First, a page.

When we first moved to Patina Meadow, we knew we didn’t want to just be passive observers of the ecosystem that existed on our land. We wanted to become active participants in it, creating a symbiotic relationship with the plants, animals, and insects that called our property home before we even knew it existed.
One of the ways we engage with the natural world around us is through our bee hives, with the help of Claire and Steven at Greenwood Honey Company. Nestled near the front of our property, stands seven hives, modeled after our log cabin, buzzing with life.
We originally had five hives, but we were able to “catch” 2 additional swarms on our property, who have now been moved to their permanent home in our little village.
After allowing our hives to get settled in their new spot at the forefront of our land, it’s time to harvest our second batch of Patina Meadow Honey.
Honey is a fascinating food. It is the only food that has every single substance to sustain life, it is rich in antioxidants, and it never goes bad!
When raised in man made hives, bees usually produce more honey than they can use, so we are able to carefully harvest this abundant liquid gold to share with you.
THE HARVESTING PROCESS
Harvesting honey is an art that requires patience, skill, and utmost care for the bees. At Patina Meadow, Steven, Claire, Leila and I approach this process with the utmost respect for these essential pollinators and their hard work.
TIMING AND PREPARATION
Timing is key to a successful honey harvest. Steven and Claire carefully monitor the hives throughout the year, observing the bees' behavior and tracking the nectar flow. When the hives are full of capped honeycombs, indicating that the honey is ready, we know it's time to proceed. Before opening the hives, Claire and Steven use a smoker to gently calm the bees.
The smoke imitates a natural response, making the bees believe that there might be a fire nearby. Consequently, they gorge themselves on honey in preparation to potentially abandon their hive. As a result, the bees become less defensive, allowing the beekeepers to work more safely.
Each hive contains wooden frames filled with hexagonal honeycombs, a shape that allows them to most efficiently store the maximum amount of honey with the least amount of wax.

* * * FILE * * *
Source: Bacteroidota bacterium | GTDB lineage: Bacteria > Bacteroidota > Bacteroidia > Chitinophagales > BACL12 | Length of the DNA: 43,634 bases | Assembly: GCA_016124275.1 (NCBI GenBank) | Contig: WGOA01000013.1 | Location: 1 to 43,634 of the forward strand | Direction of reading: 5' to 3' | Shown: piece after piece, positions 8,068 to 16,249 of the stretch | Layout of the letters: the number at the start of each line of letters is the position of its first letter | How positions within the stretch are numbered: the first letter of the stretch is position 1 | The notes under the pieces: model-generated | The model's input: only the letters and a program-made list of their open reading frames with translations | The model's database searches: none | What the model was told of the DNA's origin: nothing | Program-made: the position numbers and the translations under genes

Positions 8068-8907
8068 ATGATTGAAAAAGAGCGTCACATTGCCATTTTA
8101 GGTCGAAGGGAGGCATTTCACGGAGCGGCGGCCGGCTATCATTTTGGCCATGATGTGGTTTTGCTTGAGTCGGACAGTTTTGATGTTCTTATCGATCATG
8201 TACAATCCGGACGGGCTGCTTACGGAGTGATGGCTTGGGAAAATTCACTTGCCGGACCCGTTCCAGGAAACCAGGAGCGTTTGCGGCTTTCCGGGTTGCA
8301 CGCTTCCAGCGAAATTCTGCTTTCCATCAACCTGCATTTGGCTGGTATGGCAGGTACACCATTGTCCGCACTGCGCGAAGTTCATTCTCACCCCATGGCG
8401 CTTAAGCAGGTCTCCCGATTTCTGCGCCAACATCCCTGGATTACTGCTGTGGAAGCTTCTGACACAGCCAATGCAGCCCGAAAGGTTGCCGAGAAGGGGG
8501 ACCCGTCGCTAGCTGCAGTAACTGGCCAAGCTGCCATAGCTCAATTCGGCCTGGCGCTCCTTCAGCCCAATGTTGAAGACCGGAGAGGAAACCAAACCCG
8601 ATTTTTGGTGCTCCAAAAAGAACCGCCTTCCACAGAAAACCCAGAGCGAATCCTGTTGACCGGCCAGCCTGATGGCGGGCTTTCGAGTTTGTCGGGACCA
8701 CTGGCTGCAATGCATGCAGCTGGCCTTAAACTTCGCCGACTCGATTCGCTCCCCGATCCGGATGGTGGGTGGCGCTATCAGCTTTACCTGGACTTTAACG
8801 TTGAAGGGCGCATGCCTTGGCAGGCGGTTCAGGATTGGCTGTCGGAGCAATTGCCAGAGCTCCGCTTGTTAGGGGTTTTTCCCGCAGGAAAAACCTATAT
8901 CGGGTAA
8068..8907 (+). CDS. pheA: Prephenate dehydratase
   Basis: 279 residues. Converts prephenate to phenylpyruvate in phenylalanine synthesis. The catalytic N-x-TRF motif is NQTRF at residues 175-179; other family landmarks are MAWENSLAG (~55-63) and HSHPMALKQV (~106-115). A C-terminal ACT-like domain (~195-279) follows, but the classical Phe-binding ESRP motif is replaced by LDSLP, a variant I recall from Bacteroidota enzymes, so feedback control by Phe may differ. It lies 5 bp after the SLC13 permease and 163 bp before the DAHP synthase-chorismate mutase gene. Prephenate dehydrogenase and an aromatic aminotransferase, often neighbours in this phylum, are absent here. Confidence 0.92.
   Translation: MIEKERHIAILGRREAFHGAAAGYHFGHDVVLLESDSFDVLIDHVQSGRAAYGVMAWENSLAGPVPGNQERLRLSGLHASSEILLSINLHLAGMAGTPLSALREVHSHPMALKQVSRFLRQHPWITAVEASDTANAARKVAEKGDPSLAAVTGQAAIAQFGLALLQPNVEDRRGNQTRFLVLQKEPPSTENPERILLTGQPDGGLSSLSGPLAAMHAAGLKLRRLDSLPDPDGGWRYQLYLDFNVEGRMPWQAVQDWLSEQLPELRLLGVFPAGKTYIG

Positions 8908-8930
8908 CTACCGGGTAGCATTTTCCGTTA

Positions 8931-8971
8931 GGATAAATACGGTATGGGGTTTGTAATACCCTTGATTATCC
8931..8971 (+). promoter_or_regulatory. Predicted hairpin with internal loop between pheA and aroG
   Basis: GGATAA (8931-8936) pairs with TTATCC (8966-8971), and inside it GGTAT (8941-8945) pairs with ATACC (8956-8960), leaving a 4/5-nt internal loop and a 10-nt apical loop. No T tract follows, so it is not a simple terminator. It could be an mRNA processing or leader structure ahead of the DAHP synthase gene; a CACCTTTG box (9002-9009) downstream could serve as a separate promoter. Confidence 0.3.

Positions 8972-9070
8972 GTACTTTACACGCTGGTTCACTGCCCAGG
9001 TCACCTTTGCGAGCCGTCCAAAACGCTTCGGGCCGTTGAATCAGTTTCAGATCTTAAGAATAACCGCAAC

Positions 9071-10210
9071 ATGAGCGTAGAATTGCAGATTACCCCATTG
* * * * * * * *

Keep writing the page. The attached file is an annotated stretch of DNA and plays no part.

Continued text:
We carefully remove these frames from the hives. It is essential to handle the frames with care, as beeswax and honey are not only the bees' hard work but also a precious resource for the entire colony.
Once the frames are removed, Claire and Steven transport the frames back to their studio. Here, they remove the delicate layer of wax that caps the frame.
After removing the beeswax caps from all the cells, the honey can be extracted using a centrifuge extractor – a device that spins the frames to separate the honey from the combs.
The centrifugal force extracts the honey, leaving the combs intact for the bees to reuse.
STRAINING AND BOTTLING
After extraction, the honey is strained to remove any remaining wax or debris. The pure, golden liquid is then ready for bottling in our custom honey jars. Unlike most of the honey you will find at your local grocery store, our honey is left raw and unfiltered, preserving all its natural flavors and health benefits.
As part of our commitment to supporting the bees and promoting sustainable practices, we are thrilled to offer Patina Meadow's honey for sale. By choosing our honey, you not only savor its rich taste but also contribute to the conservation of these vital pollinators.
At Patina Meadow, we are proud custodians of these captivating creatures, and our beekeeping practices embody a deep respect for nature's interconnectedness. With seven hives, including those wild-caught on our farm, we celebrate the extraordinary lives of bees and their vital role in our ecosystem. As we continue to nurture our buzzing friends, we invite you to join us in cherishing the sweet nectar they produce – a testament to the harmony that exists within the world of bees at Patina Meadow.